---The San Francisco Chronicle
"The first of McKinty's Forsythe novels, "Dead I Well May Be," was intense, focused and entirely brilliant. This one is looser-limbed, funnier...so, I imagine, is the middle book, "The Dead Yard," which I haven't read but which Publishers Weekly included on its list of the 12 best novels of 2006, along with works by Peter Abrahams, Richard Ford, Cormac McCarthy and George Pelecanos."
---The Washington Post
"McKinty, who grew up in Northern Ireland, has an ear for language and a taste for violence, and he serves up a terrifically gory, swiftly paced thriller."
---The Miami Herald
"There's nothing like an Irish tough guy. And we're not talking about Gentleman Gerry Cooney here. No, we mean the new breed of bare-knuckle Irish writers like Adrian McKinty, Ken Bruen and John Connolly who are bringing fresh life to the crime fiction genre."
---The Philadelphia Inquirer
"McKinty's writing is dark and witty with gritty realism, spot on dialogue, and fascinating characters."
---The Chicago Sun-Times
"If you like your noir staples such as beautiful women, betrayal, murder, mixed with a heavy dose of blood, crunched bones, body parts flying around served up with some throwaway humour, you need look no further, McKinty delivers all of this with the added bonus that the writing is pitch perfect."
---The Barcelona Review
"I really enjoyed combination of toughness and a striking literary style."
"This is a terrific read. McKinty gives us a strong non stop story with attractive characters and fine writing."
---The Morning Star
"[McKinty] draws us close and relates a fantastic tale of murder and revenge in low, wry tones, as if from the next barstool...he drops out of conversational mode to throw in a few breathtaking fever-dream sequences for flavor. And then he springs an ending so right and satisfying it leaves us numb with delight and ready to pop for another round. Start the cliche machine: This is a profoundly satisfying book from a major new talent and one of the best crime fiction debuts of the year."
"The story is soaked in the holy trinity of the noir thriller: betrayal, money and murder, but seen through with a panache and political awareness that give McKinty a keen edge over his rivals."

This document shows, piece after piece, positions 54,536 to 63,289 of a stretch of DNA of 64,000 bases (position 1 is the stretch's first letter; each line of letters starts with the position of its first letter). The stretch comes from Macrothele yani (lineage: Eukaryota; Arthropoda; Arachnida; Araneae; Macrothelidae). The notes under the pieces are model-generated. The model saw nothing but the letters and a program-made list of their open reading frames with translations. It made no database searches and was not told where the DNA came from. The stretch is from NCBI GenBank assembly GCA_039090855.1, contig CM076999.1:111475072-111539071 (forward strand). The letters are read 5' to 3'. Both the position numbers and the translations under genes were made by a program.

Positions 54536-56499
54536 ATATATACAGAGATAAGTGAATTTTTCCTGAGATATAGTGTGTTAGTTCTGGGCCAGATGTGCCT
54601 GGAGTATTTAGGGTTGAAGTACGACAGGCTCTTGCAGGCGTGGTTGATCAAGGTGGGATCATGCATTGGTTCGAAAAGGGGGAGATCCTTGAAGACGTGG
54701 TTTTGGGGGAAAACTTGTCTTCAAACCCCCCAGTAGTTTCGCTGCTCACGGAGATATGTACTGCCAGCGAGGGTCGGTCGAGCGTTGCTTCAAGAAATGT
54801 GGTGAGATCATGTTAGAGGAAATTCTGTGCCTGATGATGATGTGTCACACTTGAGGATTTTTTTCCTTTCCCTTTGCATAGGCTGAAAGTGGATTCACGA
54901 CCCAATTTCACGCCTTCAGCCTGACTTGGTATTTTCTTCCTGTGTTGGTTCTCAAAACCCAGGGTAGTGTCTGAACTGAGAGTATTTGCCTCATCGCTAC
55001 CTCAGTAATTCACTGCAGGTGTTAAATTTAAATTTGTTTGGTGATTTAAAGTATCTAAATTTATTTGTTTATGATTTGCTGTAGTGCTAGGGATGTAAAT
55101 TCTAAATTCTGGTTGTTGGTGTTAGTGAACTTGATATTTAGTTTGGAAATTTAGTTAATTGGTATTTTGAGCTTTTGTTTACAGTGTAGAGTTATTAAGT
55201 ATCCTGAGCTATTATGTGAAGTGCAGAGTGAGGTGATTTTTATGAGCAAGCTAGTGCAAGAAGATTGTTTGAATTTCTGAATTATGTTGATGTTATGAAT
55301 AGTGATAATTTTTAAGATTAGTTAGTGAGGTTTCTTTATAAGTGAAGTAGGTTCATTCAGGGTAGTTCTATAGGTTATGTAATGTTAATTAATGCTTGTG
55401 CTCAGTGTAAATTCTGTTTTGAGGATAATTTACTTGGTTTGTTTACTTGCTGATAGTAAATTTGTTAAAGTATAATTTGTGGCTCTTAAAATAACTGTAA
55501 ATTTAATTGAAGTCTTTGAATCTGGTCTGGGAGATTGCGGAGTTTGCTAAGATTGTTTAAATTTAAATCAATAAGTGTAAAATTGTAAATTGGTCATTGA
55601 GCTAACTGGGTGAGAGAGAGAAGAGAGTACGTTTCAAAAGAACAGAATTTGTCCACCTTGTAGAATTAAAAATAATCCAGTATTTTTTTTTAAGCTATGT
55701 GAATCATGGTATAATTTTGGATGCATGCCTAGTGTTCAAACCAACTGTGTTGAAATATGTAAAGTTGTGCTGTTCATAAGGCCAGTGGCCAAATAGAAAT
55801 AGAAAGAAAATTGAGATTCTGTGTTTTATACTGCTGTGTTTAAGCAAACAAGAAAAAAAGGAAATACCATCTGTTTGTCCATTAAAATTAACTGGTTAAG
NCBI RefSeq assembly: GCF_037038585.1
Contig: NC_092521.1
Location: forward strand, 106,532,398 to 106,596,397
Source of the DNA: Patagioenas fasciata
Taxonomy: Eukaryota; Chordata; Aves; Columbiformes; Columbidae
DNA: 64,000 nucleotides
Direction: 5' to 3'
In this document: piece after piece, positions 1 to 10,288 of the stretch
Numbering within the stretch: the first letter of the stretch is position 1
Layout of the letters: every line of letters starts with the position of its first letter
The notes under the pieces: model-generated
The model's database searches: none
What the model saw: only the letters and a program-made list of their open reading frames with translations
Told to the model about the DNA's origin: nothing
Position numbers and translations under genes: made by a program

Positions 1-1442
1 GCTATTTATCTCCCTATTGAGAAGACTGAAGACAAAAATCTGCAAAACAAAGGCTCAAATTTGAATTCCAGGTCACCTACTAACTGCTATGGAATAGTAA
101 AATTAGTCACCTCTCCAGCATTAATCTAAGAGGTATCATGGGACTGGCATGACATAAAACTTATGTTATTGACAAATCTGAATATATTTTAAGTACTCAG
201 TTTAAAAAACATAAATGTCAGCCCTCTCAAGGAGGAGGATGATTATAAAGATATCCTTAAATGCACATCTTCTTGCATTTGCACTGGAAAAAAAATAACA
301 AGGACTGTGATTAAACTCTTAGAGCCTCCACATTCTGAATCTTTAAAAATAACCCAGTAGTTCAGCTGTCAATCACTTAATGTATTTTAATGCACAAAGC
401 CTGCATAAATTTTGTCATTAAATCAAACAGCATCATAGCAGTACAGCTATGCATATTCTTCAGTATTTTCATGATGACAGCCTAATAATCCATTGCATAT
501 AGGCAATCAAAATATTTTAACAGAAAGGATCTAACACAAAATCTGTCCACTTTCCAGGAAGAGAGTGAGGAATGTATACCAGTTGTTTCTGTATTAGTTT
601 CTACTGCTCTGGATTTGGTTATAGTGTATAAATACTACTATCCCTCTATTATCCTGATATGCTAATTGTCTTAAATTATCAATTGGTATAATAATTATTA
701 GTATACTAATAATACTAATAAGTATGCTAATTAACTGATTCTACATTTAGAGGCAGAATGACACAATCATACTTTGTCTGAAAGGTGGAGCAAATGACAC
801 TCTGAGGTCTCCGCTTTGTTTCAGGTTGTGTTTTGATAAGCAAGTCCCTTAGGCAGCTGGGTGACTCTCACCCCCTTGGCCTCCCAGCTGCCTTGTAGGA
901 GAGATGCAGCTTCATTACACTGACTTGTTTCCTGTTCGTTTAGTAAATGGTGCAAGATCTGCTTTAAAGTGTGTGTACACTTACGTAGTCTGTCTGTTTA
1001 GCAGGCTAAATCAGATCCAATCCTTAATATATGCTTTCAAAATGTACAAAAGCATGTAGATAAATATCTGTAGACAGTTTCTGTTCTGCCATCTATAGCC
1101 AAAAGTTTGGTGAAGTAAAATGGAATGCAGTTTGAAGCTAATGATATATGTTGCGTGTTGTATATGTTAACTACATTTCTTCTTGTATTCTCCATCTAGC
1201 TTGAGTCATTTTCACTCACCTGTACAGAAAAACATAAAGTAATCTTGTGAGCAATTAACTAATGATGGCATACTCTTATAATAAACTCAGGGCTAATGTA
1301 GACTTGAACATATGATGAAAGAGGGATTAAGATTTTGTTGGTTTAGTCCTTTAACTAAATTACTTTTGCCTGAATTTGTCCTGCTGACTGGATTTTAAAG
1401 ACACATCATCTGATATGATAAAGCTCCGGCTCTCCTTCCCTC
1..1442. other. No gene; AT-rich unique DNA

---The Big Issue
"A darkly humorous cross between a hard-boiled mystery and a Beat novel."
---The St. Louis Post-Dispatch
"A roller coaster of highs and lows, light humour and dark deeds, the powerful undercurrent of McKinty's talent will swiftly drag you away. Let's hope the author does not slow down anytime soon."
---The Irish Examiner
"A virtual carnival of slaughter."
---The Wall Street Journal
"McKinty has once again harnassed the power of poetry, violence, lust and revenge to forge another terrific novel."
---The Irish Post
"A pacey, violent caper in which McKinty vividly portrays [Belfast's] sleazy, still-menacing underbelly."
---The Sunday Times
"McKinty writes with the soul of a poet; his prose dances off the pages with Old World grace and haunting intensity. It's crime fiction on the level of Michael Connolly with the conviction of James Hall."
---The Jackson Clarion-Ledger
"The Bloomsday Dead is the explosive final installment in a trilogy of kinetic thrillers."
---The New York Times
"McKinty's Dead Trilogy has been praised by critics, who call it "intense," "masterful" and "loaded with action." If your reading pleasure leans toward thrillers offering suspense, close calls, wry wit, sharp dialogue, local color and sudden mayhem, you wont do better."
---The Sacramento Bee
"Le Fleuve caché d'Adrian McKinty impressionne par la richesse et la diversité de son ton et de son écriture, passant avec aisance du lyrisme ample de la nostalgie de l'amour perdu au rythme saccadé du narrateur sous l'emprise de l'héroïne. Ce livre rare et maîtrisé est une réussite bien digne de la Série noire."
"McKinty - that guy is a friggin genius."
"McKinty is a cross between Mickey Spillane and Damon Runyan, the toughest, the best."
"Adrian McKinty is one of the great new crime writers emerging from Ireland."